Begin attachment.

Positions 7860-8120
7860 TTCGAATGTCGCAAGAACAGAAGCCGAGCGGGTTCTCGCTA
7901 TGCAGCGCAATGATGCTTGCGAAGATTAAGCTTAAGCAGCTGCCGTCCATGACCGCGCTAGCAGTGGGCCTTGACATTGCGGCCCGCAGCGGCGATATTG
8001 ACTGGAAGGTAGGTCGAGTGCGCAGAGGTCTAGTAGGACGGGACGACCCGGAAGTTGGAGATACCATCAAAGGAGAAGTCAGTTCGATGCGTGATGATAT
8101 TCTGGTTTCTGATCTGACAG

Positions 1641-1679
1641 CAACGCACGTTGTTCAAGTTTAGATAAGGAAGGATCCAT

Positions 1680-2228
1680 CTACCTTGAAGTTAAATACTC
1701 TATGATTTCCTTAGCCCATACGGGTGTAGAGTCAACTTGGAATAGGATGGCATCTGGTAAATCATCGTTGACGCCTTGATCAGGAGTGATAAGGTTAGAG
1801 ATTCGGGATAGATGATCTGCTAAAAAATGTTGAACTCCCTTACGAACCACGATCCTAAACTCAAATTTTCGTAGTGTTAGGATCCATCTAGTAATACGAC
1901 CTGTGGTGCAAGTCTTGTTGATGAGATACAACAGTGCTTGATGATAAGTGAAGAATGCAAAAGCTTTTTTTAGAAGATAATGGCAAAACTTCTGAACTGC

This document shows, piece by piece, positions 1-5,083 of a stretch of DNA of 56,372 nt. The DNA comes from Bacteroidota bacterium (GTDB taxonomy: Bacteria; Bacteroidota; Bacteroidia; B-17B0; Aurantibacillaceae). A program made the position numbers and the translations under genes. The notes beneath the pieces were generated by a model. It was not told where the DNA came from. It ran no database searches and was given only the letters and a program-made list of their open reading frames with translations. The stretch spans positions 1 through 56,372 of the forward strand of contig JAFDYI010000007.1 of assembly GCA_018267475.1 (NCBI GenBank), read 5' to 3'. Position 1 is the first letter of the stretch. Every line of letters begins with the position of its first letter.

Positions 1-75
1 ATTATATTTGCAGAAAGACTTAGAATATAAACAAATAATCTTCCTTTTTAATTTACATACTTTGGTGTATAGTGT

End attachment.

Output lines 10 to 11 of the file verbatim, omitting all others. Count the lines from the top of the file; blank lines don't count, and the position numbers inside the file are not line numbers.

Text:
1701 TATGATTTCCTTAGCCCATACGGGTGTAGAGTCAACTTGGAATAGGATGGCATCTGGTAAATCATCGTTGACGCCTTGATCAGGAGTGATAAGGTTAGAG
1801 ATTCGGGATAGATGATCTGCTAAAAAATGTTGAACTCCCTTACGAACCACGATCCTAAACTCAAATTTTCGTAGTGTTAGGATCCATCTAGTAATACGAC